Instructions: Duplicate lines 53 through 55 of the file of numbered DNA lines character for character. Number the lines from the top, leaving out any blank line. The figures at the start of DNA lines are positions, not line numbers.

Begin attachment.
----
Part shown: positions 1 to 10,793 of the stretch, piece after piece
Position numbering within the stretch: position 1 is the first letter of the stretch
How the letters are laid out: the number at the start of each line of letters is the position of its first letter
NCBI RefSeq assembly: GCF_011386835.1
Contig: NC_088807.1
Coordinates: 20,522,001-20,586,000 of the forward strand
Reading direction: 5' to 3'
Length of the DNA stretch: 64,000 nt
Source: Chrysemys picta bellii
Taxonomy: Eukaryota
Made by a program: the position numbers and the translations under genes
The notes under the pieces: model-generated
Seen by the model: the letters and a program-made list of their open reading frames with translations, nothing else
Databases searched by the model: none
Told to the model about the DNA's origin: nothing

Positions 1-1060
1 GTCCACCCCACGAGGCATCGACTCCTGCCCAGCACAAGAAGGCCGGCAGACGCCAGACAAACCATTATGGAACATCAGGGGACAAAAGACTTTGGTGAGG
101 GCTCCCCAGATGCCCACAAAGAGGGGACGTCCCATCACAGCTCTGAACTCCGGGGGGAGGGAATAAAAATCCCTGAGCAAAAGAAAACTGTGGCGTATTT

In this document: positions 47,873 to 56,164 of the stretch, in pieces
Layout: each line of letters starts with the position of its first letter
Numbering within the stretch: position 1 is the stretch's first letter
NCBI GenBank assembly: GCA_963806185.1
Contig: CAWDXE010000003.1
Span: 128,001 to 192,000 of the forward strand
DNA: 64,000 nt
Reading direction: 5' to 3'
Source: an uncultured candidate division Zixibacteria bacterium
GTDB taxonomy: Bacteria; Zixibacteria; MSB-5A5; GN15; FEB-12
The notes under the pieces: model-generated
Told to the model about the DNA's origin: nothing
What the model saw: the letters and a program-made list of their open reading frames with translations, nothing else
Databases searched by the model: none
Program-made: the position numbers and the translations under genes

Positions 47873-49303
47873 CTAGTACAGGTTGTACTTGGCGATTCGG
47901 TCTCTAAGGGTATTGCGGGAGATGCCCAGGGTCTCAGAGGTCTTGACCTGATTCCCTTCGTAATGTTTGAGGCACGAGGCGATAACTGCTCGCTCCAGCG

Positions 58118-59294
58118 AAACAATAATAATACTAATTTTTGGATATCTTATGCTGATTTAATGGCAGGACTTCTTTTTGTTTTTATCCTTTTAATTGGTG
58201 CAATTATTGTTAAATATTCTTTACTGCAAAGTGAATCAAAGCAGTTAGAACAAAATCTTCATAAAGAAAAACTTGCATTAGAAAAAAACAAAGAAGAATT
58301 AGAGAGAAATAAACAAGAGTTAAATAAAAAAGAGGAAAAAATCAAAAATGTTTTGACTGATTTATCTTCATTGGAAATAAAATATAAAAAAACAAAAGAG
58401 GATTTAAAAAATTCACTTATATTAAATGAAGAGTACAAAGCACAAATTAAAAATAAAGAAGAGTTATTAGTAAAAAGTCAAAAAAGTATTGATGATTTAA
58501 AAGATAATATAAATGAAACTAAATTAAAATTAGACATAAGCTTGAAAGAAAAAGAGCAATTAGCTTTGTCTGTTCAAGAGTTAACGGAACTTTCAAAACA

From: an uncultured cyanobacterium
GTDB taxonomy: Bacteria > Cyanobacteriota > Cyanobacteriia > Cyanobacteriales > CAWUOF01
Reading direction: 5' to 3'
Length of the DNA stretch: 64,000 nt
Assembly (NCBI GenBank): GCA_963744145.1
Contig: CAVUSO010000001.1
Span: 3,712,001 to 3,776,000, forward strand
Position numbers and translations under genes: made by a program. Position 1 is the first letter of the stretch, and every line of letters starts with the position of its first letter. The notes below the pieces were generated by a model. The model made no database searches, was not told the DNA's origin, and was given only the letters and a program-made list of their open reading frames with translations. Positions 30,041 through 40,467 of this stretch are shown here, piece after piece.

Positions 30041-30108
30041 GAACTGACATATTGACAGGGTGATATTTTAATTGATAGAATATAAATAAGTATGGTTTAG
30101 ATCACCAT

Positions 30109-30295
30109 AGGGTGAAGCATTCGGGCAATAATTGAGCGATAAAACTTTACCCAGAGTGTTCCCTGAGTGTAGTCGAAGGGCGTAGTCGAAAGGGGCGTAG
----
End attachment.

30101 ATCACCAT

Positions 30109-30295
30109 AGGGTGAAGCATTCGGGCAATAATTGAGCGATAAAACTTTACCCAGAGTGTTCCCTGAGTGTAGTCGAAGGGCGTAGTCGAAAGGGGCGTAG